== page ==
Rep. Bobby Rush joins Democrats choosing not to run again this year
24 House Democrats are retiring or running for other offices so far
Illinois Democrat Bobby L. Rush, who was born in the rural South and became a political institution over his decadeslong career, announced Tuesday that he would not seek reelection to his Chicago-area district, making him the 24th House Democrat to announce plans to retire or seek another office in 2022.
“You can own public service but you can never own public office,” Rush said at a news conference at the Roberts Temple Church of God in Christ, the Chicago church where the 1955 funeral of 14-year-old lynching victim Emmett Till took place. “For me, I have a higher calling, and I am answering that higher calling to continue my mission in life.”
He added that he would continue to “fight injustice” using the wisdom that he has accumulated over a long career of public service he traced to his time as a Boy Scout but that also included a stint as a leader of the Illinois Black Panther movement and, famously, his 2000 primary thumping of a then-unknown Barack Obama in the 1st District.
Rush’s announcement comes after a string of retirements from high-profile House Democrats as the party battles historical trends and President Joe Biden’s sliding popularity to hold on to its chamber majority in 2022. Since the House left the Capitol for its holiday recess on Dec. 15, that list has grown to include Lucille Roybal-Allard of California, who was the first Mexican American congresswoman; Vietnam-born Stephanie Murphy of Florida, who was on the short list to be Biden’s running mate in 2020; and Cuban refugee Albio Sires of New Jersey, who will be leaving after 16 years in the House.
Rush brings the total number of House members not seeking reelection to 35, including 11 Republicans. That is just about average for House cycles going back to 1946, according to the Brookings Institution’s Vital Statistics on Congress. But that average in years after census-driven redistricting grows to 42, and the departures could still continue as more states finish finalizing their new maps.
Republicans greeted Rush’s decision as further proof of Democrats’ pessimism about their chances as the party grapples with the continuing fallout from the coronavirus pandemic and the traditional headwinds facing the party in control of the White House during a midterm election.
“House Democrats are retiring in droves because they know they’re going to lose in 2022,” National Republican Congressional Committee spokeswoman Torunn Sinclair said in a statement that mirrored those issued after other recent retirement announcements.
Democrats counter that they’re running on an agenda that’s “wildly popular” in battleground districts.
“While voters watch House Republicans prolong this pandemic and vote to block critical relief for families and workers, Democrats remain focused on delivering for families,” Democratic Congressional Campaign Committee spokesman Chris Taylor said.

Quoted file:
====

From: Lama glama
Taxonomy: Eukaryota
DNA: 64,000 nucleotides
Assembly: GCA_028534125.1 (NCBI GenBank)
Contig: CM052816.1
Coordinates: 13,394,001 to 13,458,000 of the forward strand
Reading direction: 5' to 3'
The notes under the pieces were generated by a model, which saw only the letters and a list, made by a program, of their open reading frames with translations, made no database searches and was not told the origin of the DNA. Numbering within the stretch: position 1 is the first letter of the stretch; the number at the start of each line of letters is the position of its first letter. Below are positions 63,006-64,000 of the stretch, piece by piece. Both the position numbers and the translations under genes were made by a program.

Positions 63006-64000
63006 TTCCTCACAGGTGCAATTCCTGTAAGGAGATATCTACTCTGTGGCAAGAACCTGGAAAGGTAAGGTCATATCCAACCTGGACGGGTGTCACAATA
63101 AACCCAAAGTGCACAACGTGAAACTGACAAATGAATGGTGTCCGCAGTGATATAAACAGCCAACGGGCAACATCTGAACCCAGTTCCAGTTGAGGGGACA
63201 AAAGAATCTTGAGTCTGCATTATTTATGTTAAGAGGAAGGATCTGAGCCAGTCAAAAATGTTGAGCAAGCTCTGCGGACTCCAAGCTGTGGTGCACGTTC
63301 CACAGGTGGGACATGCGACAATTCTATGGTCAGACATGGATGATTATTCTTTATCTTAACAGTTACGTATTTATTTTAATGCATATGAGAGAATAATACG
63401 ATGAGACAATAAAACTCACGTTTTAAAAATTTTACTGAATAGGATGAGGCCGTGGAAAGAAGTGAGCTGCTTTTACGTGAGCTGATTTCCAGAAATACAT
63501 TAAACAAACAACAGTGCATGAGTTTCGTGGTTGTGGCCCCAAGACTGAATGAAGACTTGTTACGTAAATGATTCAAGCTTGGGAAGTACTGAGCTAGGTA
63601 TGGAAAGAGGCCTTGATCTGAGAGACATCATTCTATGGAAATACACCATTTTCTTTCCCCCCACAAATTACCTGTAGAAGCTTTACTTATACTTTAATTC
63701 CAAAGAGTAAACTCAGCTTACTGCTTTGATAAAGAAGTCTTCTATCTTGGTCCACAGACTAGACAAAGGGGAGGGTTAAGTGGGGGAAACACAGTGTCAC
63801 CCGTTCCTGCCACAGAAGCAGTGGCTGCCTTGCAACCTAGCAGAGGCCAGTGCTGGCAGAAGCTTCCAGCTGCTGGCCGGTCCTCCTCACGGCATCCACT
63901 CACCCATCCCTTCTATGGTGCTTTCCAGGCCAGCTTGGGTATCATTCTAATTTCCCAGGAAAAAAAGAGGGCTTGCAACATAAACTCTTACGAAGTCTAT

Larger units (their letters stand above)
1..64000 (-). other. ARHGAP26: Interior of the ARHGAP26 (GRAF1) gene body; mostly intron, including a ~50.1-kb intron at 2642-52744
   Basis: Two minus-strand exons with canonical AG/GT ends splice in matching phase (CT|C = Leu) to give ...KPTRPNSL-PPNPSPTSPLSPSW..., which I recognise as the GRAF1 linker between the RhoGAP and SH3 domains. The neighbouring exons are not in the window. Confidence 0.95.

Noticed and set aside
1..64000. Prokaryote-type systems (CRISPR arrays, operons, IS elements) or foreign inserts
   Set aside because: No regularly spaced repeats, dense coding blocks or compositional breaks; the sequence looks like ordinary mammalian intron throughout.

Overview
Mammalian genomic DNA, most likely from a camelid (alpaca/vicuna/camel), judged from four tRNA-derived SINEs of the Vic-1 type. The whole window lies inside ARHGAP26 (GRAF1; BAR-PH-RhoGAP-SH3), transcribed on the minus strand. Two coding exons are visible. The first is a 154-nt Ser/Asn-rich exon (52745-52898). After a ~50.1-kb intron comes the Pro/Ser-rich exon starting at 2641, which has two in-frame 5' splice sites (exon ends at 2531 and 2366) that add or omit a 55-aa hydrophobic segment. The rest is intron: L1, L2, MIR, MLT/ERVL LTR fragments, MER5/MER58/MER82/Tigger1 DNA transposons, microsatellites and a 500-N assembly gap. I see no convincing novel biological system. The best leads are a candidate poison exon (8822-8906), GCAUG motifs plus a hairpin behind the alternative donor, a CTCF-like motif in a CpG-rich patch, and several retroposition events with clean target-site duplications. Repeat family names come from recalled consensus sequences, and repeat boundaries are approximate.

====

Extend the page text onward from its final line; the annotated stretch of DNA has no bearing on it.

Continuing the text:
CQ Roll Call elections analyst Nathan L. Gonzales said there are many reasons members might decide to leave Congress.
“But if Capitol Hill was a great place to work and Democrats believed they were going to have the opportunity to stay in the majority and pass key pieces of legislation, more of them would be sticking around,” he said.
Some departures will only lead to competitive primaries while doing little to change party control, Gonzales noted.
“It’s the members leaving behind competitive seats that cause the most headaches,” he said.
Rush’s 30-point victory over Obama in 2000 — the narrowest margin of any electoral challenge since Rush was first elected in 1992 — sealed his reputation as almost unbeatable, due in large part to his skill as a classic Chicago Democrat who combined liberal politics with dogged constituent advocacy.
But he has attracted a steady stream of ambitious Democratic challengers in recent years — including a crowded field this year, with the boundaries of the district shifting while remaining safe Democratic terrain.
He also speaks in a halting, whispery voice after his vocal chords were damaged after he underwent cancer treatment. His health and questions about his rent-free use of a city office space have stoked speculation about his future plans. He was also among several House members to have contracted COVID-19 in recent weeks.
Rush’s case was asymptomatic, according to his office, and he waited until he had finished a quarantine period and received a negative test to make his retirement announcement. Attendees were required to wear masks and show proof of vaccination.
The choice of venue was a reminder of Rush’s work for civil rights and racial justice that reached to his co-founding of the Illinois Black Panther Party in the late 1960s.
Rush acknowledged the attendees who played a role in preserving Till’s legacy, including Till’s cousin Wheeler Parker Jr., the last surviving witness of Till’s murder. Rush said he hoped one of his final acts in Congress would be the passage of his bill, named in Till’s honor, to make lynching a federal crime. That bill passed the House in 2020 but the Senate took up another version of the measure identical to Rush’s bill, but without Till’s name in the title.
The ceremony also paid homage to Rush’s other achievements in the House, including his position as chairman of the Energy and Commerce Subcommittee on Energy. Rush cited the symbolic power of presenting a Black face on the dais when the mostly white executives appear before the panel during hearings that often touch on racial justice issues.